Presented in the film's original theatrical ratio of 2.40:1 mastered in HD 1080p 24/fps using AVC MPEG-4 compression. This transfer accurately represents the aesthetic of this film, it's bright and flashy. Detail is excellent, especially the CG elements. Blacks are deep and inky, skin tones look decent, the overall picture is nice and crisp with no noticeable flaws. This is terrific 2D HD image. Note that Paramount has also released this film with a 3D transfer and also in 4K UHD.


Five audio tracks are included in English Dolby Atmos 7.1 surround, French Dolby Digital 5.1 surround, Portuguese (Brazilian) Dolby Digital 5.1 surround, Spanish (Latin) Dolby Digital 5.1 surround and an English Audio Descriptive Dolby Digital 5.1 surround. For the purposes of this review I chose to view the film with its Atmos 7.1 audio. This is about as good as an audio mix can possibly sound. The mis is complex, rich, active and completely bombastic. The dialogue is clear and distortion free, the surround channels are incredibly active, action scenes, directional effects, ambient sounds, and score all work well to immerse the viewer. Optional subtitles are included in English for the hearing impaired, French, Portuguese (Brazilian), and Spanish (Latin).


Paramount has included a collection of promotional supplements, they include a collection of six featurettes, and a series of deleted scenes, a second disc is included with a DVD copy of the film as well as a download code for a digital copy version of the film. Below is a closer look at these extras.


"We Are Family" is a featurette which runs for 8 minutes 15 seconds, this clip takes a closer look at the brothers and the actors that play them.

"Whoa! Expanding the Turtleverse" is a featurette which runs for 14 minutes 19 seconds, this clip takes a look at where we are narratively since the previous film and an exploration of the new characters featured in the sequel.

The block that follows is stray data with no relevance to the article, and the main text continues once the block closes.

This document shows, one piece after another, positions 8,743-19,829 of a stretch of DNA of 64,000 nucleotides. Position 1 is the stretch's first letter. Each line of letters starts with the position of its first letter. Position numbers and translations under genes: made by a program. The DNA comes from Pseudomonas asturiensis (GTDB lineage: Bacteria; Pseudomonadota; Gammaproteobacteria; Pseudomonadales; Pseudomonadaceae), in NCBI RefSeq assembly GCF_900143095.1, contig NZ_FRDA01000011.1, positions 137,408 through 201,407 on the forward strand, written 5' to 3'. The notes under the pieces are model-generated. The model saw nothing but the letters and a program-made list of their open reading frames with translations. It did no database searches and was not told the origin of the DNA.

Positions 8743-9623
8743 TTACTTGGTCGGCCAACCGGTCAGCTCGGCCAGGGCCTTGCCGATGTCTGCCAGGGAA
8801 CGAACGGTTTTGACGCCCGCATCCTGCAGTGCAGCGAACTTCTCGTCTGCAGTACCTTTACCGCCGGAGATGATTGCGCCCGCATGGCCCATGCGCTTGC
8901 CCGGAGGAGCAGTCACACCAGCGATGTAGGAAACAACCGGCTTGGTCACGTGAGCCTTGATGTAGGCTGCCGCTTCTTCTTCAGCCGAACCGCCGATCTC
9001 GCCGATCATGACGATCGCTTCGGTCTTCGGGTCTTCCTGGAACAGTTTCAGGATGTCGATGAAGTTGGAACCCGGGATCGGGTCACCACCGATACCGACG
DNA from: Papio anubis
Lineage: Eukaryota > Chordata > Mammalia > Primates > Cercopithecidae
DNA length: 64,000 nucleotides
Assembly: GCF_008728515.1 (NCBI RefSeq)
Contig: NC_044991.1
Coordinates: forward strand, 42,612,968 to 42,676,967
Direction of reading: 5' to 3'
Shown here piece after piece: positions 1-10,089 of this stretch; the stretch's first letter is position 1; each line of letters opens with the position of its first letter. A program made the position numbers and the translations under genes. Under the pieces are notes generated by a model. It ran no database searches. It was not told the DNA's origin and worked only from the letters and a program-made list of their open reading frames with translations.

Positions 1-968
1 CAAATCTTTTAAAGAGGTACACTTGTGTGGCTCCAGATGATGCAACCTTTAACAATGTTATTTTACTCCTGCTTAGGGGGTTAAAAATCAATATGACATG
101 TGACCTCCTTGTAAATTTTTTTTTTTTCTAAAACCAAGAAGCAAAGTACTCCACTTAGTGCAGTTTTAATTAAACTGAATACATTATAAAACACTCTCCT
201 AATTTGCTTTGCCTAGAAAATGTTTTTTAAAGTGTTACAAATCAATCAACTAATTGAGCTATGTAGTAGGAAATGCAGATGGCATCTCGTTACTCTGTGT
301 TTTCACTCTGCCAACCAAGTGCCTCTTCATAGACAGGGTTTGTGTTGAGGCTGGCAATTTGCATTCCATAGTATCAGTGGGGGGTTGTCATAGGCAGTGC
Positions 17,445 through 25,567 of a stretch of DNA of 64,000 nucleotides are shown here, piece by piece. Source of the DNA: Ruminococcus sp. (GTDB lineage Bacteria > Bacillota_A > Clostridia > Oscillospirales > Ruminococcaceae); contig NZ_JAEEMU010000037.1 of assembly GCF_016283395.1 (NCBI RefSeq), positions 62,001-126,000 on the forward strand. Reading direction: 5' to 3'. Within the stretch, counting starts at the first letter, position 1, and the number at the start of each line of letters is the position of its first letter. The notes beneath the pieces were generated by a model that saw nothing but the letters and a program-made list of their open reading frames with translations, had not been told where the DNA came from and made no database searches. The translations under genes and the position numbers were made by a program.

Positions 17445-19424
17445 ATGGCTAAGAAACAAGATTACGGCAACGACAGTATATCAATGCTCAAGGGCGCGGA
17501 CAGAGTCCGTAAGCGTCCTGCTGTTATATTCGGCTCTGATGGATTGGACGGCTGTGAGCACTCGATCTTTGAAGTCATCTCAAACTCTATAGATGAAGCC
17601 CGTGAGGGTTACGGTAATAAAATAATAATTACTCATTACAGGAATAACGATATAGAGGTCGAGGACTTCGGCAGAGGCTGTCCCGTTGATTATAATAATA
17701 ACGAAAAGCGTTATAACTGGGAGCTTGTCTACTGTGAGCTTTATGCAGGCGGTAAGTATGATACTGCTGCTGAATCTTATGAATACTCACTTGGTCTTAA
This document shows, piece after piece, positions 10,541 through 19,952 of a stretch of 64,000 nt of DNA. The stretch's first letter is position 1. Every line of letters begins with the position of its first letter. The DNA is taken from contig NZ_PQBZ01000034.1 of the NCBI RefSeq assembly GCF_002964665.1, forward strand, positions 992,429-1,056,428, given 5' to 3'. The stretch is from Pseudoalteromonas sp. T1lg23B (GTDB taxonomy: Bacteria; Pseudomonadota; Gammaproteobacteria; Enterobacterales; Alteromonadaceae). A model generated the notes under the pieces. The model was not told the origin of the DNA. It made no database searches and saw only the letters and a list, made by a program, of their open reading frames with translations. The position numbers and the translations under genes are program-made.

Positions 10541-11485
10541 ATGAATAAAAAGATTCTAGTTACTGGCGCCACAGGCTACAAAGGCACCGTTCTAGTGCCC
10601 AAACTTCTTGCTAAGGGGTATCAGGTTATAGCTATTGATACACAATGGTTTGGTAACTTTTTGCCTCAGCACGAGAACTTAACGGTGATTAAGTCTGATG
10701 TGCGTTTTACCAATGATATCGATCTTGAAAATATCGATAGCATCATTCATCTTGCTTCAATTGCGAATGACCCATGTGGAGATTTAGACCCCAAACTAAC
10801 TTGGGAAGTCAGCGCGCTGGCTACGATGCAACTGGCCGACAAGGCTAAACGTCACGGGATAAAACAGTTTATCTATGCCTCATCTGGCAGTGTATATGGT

"House Party" is a featurette which runs for 6 minutes 18 seconds, this clip takes a look at the production design of the Turtle lair underground.

"It's Tricky: Inside the Van" is a featurette which runs for 4 minutes 8 seconds, this clip explores the design and introduction of the Turtles' latest toy used to fight crime, the Turtle Van!

"ILM: The Effects Beneath the Shell" is a featurette which runs for 3 minutes 4 seconds, this is basically a progression reel of the visual effects.

"Did You Catch That? Turtle Eggs!" is a featurette which runs for 3 minutes 2 seconds, the film's director and some key crew talk about the cool Easter eggs they peppered around in the film.

A series of three deleted scenes are featured and they include:

- "Promotion" which runs for 2 minutes 56 seconds.
- "Career Opportunities" which runs for 1 minute 10 seconds.
- "Kiss Me" which runs for 54 seconds.


This is a DVD copy of the film.

Also included in the package is a download load for a digital copy version of the film.


Packaged in a 2-disc keep case housed in a cardboard slip-case for first pressings.


Probably worth a rental at best.

The Film: D- Video: A+ Audio: A+ Extras: C Overall: C+